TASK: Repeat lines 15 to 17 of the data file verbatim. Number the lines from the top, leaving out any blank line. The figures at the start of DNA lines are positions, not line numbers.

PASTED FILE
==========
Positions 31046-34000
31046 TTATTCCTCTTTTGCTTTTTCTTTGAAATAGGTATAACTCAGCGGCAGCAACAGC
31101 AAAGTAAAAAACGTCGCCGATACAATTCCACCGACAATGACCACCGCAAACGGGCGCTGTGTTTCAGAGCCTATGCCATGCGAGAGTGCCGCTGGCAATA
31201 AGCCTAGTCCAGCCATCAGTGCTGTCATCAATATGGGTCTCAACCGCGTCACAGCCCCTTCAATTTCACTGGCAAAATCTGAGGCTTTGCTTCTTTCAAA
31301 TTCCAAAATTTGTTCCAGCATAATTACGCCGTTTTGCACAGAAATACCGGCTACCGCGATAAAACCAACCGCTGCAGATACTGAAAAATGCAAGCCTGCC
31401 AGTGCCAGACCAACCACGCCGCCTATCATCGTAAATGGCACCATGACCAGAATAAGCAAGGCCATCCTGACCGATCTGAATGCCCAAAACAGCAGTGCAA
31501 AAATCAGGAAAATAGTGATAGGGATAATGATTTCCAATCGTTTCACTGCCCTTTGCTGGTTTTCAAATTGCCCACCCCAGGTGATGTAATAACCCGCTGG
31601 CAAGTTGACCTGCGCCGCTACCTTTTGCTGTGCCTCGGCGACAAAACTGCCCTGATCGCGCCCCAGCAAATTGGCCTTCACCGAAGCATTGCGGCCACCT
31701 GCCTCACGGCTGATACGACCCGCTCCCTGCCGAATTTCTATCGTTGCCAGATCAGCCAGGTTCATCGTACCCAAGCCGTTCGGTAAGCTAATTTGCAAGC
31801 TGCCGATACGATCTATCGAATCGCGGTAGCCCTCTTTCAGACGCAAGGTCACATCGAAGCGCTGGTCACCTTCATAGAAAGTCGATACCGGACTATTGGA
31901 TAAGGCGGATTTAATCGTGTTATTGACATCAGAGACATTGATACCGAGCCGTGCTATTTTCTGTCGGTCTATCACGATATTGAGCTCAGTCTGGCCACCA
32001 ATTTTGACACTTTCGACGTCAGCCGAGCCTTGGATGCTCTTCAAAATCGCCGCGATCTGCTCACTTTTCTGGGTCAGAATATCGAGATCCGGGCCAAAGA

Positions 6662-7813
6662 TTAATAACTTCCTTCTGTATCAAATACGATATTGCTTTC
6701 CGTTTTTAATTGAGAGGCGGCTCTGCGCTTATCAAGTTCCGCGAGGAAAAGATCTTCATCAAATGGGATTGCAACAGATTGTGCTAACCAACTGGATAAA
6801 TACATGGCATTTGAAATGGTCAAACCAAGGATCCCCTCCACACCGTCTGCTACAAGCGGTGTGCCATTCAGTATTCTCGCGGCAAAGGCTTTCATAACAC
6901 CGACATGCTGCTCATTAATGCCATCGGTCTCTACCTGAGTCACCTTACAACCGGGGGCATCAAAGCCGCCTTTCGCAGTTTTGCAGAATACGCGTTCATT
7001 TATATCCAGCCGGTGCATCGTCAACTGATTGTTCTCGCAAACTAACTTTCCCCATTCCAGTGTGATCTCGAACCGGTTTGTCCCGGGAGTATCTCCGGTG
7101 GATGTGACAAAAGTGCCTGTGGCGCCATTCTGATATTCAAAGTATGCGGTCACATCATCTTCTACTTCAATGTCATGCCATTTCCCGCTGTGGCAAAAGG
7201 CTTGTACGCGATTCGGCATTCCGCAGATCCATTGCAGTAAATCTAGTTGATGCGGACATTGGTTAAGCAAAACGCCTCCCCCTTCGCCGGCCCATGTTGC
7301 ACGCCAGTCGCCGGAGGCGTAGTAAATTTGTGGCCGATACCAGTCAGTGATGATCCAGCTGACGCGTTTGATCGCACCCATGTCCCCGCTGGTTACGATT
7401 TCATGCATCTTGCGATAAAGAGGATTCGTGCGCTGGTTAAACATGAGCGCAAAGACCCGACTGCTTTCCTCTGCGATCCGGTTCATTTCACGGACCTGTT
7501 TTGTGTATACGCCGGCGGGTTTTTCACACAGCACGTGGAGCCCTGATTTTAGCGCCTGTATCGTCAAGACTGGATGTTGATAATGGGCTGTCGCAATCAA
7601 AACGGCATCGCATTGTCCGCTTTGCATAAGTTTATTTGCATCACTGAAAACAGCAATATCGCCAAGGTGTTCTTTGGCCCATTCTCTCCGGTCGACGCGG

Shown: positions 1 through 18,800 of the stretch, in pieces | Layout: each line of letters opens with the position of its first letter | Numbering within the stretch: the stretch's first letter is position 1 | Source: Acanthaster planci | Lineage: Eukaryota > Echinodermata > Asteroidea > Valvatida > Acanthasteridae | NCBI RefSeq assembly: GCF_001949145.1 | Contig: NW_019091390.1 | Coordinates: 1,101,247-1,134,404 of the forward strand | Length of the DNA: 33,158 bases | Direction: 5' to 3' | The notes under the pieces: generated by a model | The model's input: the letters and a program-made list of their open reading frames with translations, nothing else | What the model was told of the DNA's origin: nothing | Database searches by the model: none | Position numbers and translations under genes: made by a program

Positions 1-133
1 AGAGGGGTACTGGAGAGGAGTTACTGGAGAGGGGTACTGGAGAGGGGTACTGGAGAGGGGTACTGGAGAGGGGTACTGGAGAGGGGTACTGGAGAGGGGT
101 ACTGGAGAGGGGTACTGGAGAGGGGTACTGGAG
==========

6701 CGTTTTTAATTGAGAGGCGGCTCTGCGCTTATCAAGTTCCGCGAGGAAAAGATCTTCATCAAATGGGATTGCAACAGATTGTGCTAACCAACTGGATAAA
6801 TACATGGCATTTGAAATGGTCAAACCAAGGATCCCCTCCACACCGTCTGCTACAAGCGGTGTGCCATTCAGTATTCTCGCGGCAAAGGCTTTCATAACAC
6901 CGACATGCTGCTCATTAATGCCATCGGTCTCTACCTGAGTCACCTTACAACCGGGGGCATCAAAGCCGCCTTTCGCAGTTTTGCAGAATACGCGTTCATT